Julio could hear the water splashing. The soldier was taking a break, it sounded like. Finding some respite from the oppressive summer temperatures. Now was the best time for it. Slowly, he took the knife from his teeth and gripped it in his right hand. Even more slowly, he brought himself up to his feet, ready to pounce. He still couldn't see into the trench. If he took the time to peek, the trooper might notice and he'd lose precious ambush time. He had to do this fast. He did his best to estimate the man's position below from the sounds he was making and readied himself.

Hudson gulped down the water like a dying man. It was too damn hot out here. Blasted Texas climate. He pulled at the collar of his armor and tried to pour some water down his shirt to give his back and torso a little relief. The canteen was nearly empty now. John moved to set it down when he saw it. The shadow looming up over him. He had company.

Julio came over the edge of the trench and down into it, knife poised to strike at the FSM trooper's exposed neck. As he came over, the rock of the trench walls gave way under his weight and sudden movement. It threw him off balance as he descended. While he regained it as his feet touched the trench floor, he had lost his knife. Julio immediately reached for his holstered pistol and prayed he could draw it in time.

Hudson snapped into action as the shadow came down towards him with the sound of cracking rock and tumbling scree. Dropping the canteen with one hand and grabbing his carbine with the other, the soldier rose and whirled around to face his ambusher.

Both men stood no more than four feet apart. Both had guns out and pointed at one another. An American soldier with a Voss 63k laser carbine, and a Mexican guerrero with a Stavros 11mm slugthrower autopistol. Both clicked their safeties back in the same instant.

Hudson was aware of the knife that clacked on the hard earth at their feet, but made no attempt to look at it. He dared not divert his attention now. The Mexican's pistol was right in his face, the muzzle no more than an inch from his nose. He stared across the sights of his own carbine into the dark brown eyes of the rebel.

Julio stared back at the trooper's blue eyes. His enemy's laser rifle pointed squarely into his face. His mind raced to think of some way out of this, but came up with nothing.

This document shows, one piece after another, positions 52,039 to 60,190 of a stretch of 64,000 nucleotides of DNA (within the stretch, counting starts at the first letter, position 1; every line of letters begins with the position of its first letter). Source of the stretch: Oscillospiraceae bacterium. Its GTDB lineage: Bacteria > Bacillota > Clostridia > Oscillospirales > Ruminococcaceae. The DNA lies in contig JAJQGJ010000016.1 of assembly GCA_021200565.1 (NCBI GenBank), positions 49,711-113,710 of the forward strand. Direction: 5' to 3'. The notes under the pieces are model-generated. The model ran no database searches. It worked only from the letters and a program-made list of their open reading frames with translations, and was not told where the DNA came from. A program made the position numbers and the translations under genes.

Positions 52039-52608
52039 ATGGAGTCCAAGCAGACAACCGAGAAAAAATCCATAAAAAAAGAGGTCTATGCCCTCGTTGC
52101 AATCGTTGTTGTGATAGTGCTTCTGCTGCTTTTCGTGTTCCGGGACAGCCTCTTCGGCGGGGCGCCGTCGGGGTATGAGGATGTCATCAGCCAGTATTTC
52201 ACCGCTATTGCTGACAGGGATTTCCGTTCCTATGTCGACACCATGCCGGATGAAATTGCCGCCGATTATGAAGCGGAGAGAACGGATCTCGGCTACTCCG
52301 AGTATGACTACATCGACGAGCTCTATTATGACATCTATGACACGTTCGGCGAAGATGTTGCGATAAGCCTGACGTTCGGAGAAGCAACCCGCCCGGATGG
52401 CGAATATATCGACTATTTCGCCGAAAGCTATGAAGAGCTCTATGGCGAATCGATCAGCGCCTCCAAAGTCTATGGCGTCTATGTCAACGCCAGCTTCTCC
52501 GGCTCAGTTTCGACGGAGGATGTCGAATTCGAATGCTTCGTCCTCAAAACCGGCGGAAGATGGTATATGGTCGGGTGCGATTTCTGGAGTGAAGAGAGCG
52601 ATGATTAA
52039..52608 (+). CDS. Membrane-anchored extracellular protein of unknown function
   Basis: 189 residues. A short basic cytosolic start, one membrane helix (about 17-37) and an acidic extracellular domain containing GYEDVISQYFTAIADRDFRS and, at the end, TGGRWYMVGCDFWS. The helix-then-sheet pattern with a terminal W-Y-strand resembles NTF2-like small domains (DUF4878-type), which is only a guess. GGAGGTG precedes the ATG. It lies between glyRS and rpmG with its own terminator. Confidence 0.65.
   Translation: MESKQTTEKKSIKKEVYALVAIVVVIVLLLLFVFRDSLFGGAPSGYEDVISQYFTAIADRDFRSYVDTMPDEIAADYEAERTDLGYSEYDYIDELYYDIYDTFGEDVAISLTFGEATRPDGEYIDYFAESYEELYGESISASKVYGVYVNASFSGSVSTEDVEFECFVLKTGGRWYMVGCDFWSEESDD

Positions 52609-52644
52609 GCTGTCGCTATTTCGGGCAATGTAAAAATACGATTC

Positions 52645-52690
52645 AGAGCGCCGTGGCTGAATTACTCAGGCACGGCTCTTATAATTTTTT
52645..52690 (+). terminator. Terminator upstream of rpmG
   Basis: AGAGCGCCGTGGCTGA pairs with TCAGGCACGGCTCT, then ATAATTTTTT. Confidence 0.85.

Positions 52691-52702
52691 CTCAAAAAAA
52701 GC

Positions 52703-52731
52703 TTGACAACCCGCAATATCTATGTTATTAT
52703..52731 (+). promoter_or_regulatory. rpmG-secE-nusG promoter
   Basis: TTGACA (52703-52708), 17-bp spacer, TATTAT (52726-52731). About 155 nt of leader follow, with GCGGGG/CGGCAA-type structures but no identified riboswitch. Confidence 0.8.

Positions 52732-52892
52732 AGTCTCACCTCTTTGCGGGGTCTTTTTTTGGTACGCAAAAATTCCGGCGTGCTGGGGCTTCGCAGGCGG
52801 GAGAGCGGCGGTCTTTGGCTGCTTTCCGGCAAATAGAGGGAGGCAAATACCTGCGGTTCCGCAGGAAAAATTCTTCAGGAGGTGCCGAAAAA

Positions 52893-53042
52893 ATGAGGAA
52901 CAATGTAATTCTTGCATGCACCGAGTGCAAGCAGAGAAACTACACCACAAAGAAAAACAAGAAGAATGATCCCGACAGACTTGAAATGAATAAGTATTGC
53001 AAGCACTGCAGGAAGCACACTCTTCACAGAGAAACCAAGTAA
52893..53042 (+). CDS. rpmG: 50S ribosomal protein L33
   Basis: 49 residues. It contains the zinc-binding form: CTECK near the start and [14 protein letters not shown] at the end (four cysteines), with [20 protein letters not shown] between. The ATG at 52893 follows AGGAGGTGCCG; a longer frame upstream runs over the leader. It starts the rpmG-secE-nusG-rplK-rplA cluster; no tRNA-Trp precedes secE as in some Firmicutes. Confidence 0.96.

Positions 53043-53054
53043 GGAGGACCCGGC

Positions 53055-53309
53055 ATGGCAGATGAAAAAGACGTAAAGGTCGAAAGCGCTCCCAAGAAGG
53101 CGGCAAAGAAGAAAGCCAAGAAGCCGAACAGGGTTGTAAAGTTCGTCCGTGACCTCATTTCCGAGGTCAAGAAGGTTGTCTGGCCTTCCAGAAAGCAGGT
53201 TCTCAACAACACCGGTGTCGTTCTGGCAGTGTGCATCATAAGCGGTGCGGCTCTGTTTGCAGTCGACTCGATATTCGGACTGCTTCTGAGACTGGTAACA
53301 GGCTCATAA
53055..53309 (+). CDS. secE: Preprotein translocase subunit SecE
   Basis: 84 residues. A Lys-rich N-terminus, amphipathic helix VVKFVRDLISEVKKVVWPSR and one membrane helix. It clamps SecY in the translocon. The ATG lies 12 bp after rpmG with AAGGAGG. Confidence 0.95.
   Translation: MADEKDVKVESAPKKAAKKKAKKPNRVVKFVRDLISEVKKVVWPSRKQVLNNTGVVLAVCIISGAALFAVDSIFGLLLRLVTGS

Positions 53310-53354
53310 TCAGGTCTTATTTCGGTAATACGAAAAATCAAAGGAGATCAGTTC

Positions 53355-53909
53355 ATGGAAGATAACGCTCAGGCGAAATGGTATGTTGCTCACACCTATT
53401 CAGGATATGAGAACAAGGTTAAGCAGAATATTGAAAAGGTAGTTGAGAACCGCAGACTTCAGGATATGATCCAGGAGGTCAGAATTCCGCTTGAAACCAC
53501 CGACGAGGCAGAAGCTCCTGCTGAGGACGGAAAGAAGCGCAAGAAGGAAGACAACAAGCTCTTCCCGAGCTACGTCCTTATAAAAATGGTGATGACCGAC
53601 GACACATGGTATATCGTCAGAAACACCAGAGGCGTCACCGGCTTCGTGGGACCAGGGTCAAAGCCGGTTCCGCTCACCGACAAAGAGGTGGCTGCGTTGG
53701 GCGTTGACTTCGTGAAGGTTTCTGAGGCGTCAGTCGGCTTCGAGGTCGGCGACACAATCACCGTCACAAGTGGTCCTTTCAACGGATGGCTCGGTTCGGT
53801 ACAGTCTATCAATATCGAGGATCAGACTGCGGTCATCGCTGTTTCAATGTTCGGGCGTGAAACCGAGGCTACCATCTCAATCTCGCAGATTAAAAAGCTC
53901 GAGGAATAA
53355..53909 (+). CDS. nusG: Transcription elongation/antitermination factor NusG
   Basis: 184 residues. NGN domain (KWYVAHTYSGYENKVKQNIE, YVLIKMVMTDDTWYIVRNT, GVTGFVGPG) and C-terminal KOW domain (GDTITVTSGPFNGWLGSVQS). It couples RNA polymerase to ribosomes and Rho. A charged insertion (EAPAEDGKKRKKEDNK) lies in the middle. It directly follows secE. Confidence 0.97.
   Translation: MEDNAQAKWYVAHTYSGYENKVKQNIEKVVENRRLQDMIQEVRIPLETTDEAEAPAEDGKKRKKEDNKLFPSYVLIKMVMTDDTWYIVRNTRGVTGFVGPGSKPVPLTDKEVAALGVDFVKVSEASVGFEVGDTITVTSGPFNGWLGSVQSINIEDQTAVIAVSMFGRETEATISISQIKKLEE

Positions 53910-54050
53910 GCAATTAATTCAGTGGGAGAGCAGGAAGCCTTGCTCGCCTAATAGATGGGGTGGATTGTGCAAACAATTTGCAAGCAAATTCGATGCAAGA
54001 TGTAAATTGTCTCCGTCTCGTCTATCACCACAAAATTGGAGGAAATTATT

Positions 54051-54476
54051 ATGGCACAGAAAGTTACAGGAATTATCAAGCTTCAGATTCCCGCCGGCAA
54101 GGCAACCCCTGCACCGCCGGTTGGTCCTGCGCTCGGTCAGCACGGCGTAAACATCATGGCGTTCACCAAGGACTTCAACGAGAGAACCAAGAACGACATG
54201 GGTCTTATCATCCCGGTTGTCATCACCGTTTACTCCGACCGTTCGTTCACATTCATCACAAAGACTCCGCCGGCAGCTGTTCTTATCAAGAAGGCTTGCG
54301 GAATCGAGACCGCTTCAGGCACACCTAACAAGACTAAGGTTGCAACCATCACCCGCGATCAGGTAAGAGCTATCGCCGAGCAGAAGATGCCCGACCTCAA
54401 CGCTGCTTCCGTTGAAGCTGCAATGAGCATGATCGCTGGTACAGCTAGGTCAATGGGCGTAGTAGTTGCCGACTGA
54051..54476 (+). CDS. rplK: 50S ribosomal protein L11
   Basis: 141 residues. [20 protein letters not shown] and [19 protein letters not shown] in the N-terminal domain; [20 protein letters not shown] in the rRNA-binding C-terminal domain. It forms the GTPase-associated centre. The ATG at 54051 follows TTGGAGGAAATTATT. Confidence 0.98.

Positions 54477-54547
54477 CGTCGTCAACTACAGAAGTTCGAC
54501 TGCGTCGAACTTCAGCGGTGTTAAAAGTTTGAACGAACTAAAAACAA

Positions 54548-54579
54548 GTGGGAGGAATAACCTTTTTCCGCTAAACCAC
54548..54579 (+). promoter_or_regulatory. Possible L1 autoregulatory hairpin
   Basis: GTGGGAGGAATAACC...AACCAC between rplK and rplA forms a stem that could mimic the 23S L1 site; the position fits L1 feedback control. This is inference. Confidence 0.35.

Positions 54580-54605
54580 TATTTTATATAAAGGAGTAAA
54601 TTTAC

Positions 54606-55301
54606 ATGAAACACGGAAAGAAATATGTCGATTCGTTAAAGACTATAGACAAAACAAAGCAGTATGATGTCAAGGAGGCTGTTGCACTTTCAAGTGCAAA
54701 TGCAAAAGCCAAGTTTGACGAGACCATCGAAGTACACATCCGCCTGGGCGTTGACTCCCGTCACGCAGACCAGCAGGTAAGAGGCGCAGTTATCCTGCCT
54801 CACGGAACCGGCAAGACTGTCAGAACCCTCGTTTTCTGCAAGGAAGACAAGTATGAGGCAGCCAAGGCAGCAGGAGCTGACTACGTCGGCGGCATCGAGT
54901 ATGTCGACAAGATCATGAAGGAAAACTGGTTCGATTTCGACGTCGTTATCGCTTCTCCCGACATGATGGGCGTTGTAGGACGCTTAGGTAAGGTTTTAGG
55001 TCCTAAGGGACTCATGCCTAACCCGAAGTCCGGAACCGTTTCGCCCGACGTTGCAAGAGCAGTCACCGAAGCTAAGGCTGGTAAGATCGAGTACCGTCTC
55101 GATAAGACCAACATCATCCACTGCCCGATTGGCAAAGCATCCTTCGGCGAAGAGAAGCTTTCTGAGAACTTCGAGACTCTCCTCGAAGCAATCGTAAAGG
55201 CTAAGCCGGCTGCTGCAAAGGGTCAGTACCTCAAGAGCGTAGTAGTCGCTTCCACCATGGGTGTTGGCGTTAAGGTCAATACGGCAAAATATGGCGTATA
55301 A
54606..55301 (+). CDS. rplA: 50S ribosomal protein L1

Neither man dared fire, for fear of causing the other to do so at the same time. Both wished to kill the other, but not at the price of killing themselves. Julio Rodriguez broke into a grim smile. "What we have ourselves here," he said in a heat-parched voice, "is what's called a Mexican Standoff, gringo."

Sergeant Hudson's lips twitched. "You could say that."

They stared at each other for what seemed an eternity, but in reality was about twenty seconds. In that stretch of time, they mulled over their situation, over the mutual extreme choice facing them both. At least one of them would not walk away from this alive. They both knew that, and they could see in each others eyes that the other knew it, too. Now the only matter was figuring out if there would be a lucky one, and which it would be.

Hudson spoke first after the pause. "Trying to jump me from beyond, Paco? Your guys' tactics never change, do they?"

"Go with what works, O'Brien."

"My name's not O'Brien."

"And my name's not Paco."

Silence descended again. Both men looked outwardly calm. They had spent too long in this conflict to let anything shake their cool, and neither was going to start now. Julio studied the FSM trooper's face. He wasn't used to seeing them with their helmets off, wasn't used to seeing their eyes and hair. The helmets made it easier for his side, Julio thought. The helmets made them look less human. It was easy to forget there were people in those suits of armor, instead of the soulless automatons he often regarded them as.

"So, what is your name?" John spoke up again.

"What do you care?"

He shrugged very slightly. "Everyone's got a name. Better than 'the Mexican'."

Julio wished he could readjust the grip on his pistol, but he could not afford the movement. "My name don't matter to you, killer."

Hanson scowled. "I'm not a killer. I'm a soldier."

"Fucking Soulless Monster by any other name, gringo."